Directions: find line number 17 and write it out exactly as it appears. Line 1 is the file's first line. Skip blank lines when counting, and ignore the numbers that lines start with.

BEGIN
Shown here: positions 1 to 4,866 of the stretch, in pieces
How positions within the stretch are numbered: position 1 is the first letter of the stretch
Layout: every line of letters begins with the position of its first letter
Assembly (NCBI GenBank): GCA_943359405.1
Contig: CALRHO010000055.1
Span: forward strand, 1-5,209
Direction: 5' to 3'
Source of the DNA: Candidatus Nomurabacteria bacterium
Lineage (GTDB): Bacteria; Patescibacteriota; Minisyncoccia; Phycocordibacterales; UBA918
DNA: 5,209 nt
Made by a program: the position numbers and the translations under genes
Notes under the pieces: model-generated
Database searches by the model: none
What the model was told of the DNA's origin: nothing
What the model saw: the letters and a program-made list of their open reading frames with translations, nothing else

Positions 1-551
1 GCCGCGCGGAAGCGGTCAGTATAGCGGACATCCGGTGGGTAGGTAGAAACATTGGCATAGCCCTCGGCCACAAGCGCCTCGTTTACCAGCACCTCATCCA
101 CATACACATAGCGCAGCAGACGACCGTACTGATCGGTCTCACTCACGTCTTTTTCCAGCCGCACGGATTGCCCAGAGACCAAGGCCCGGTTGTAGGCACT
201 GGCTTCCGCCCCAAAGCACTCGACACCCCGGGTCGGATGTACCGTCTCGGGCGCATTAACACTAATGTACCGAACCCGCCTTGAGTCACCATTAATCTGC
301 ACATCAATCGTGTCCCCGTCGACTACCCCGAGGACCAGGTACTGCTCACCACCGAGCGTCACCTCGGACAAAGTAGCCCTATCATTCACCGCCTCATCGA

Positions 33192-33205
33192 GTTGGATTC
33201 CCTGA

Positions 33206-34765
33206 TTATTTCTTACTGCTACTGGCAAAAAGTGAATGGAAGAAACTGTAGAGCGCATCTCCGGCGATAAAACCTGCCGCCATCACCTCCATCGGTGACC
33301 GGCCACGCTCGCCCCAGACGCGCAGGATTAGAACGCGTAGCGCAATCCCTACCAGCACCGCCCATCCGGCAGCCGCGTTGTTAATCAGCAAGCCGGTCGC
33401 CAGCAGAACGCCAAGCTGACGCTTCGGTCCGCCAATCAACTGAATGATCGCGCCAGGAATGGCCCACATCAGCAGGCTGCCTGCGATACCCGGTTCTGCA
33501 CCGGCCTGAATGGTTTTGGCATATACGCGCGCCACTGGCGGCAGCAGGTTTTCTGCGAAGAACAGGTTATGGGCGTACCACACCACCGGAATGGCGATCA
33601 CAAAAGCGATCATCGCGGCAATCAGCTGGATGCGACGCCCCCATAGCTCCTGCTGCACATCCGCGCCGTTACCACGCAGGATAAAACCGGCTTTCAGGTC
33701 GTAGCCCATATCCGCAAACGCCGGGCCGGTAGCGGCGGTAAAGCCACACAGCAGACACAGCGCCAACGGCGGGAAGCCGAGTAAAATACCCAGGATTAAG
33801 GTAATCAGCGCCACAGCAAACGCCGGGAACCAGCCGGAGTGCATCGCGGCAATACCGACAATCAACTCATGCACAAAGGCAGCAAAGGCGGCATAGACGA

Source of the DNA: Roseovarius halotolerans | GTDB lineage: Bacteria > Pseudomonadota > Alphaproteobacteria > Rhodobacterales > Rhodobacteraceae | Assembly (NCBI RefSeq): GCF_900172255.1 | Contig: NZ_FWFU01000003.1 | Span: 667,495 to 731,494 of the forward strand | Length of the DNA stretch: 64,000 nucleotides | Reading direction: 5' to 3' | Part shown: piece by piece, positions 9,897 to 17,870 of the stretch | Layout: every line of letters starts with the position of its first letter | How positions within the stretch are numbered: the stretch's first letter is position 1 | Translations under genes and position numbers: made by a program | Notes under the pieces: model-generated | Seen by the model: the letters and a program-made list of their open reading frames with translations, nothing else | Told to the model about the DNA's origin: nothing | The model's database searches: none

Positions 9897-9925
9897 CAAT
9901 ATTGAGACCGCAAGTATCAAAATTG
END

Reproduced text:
1 GCCGCGCGGAAGCGGTCAGTATAGCGGACATCCGGTGGGTAGGTAGAAACATTGGCATAGCCCTCGGCCACAAGCGCCTCGTTTACCAGCACCTCATCCA